Irresistible chapters like “Clinton’s Last Erection” where he writes: “From the mid-1995 forward, he amassed a monument of corrupt, corporate campaign monies – hundreds of millions of dollars that, if stacked together, would thrust higher into the capital sky than the Washington monument itself – Clinton’s last erection.” The book comes with nifty charts. Check out page 68 showing the 96% of Americans that give zero dollars to politicians. He follows it up by showing what the .0001% who “donate” more than one hundred thousand dollars get for their money, like the reactionary DeVos family of Grand Rapids, Michigan. Husband and wife each hand over a $500,000 check to the Republican National Committee and miraculously Provision C, section XI of the 1997 tax bill is modified to grant them a $19 million tax break.

Ohioans should pay careful attention to pages 267-272 with its revelations about he business practices of Cincinnati billionaire Carl Lindner and his Chiquita contributions to Clinton. Hightower’s final suggestion, “Hey, let’s gut it up, decamp from Washington, put our resources into the countryside, slug the corporate bastards right in the snout, and get it on with a grassroots politics that give regular folks a reason to be excited and to get involved.”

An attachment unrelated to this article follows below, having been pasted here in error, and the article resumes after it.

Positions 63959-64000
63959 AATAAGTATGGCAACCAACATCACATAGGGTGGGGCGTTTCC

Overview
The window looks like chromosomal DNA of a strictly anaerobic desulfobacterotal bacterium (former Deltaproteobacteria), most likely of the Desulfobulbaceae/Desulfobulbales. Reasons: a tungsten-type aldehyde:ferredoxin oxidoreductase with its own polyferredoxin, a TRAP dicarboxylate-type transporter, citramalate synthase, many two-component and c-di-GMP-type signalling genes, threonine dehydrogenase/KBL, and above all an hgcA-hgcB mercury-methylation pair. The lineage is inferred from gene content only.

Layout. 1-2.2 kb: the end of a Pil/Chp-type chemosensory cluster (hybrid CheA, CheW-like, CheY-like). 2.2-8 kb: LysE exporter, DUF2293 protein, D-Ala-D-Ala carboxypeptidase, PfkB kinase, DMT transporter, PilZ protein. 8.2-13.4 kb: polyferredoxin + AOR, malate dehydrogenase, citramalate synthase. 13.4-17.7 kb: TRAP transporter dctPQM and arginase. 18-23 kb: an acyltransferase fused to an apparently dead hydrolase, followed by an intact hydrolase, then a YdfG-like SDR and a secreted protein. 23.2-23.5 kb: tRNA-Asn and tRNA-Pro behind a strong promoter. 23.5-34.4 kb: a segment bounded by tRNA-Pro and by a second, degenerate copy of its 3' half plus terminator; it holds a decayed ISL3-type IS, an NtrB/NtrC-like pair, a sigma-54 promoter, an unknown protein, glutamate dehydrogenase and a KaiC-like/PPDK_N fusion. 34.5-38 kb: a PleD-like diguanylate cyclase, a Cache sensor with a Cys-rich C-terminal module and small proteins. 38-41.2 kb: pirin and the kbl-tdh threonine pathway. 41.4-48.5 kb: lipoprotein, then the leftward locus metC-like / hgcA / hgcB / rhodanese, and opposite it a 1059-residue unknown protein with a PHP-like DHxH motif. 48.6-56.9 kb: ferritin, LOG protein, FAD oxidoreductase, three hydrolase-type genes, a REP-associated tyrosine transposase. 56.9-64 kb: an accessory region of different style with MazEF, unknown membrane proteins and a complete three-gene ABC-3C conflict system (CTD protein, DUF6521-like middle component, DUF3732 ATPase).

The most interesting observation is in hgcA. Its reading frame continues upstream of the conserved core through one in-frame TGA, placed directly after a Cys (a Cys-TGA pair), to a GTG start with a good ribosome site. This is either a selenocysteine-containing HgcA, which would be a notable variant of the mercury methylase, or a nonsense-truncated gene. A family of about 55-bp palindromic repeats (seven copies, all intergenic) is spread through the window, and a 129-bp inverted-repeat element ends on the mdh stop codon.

Maurice Isserman’s scholarly and long-awaited biography of Michael Harrington, The Other American, is essential and fascinating reading for anyone concerned with building a progressive electoral movement in the U.S. Isserman examines the complexity of Harrington’s personality and offers keen insights into how a Catholic boy who admired Senator Robert Taft became the successor to the legendary Ohioan Norman Thomas as America’s foremost Democratic Socialist. The architect of President Johnson’s War on Poverty had more fun than most during McCarthyism in the 1950’s as a sectarian “Shachtmanite” in Greenwich Village, drinking at the White Horse Tavern.

The details of Harrington’s political triumphs and failures in the 1960’s are ably placed in proper social and historical context. Since I was involved with many of these political struggles in the 1970’s and 80’s, including the founding of the Democratic Socialists of America in Detroit in 1982, I found myself re-arguing with Mike as well as changing my mind and agreeing with him on some issues. The book is more than a simple examination of Harrington’s past. It equally provokes questions on where we go from here and what is to be done.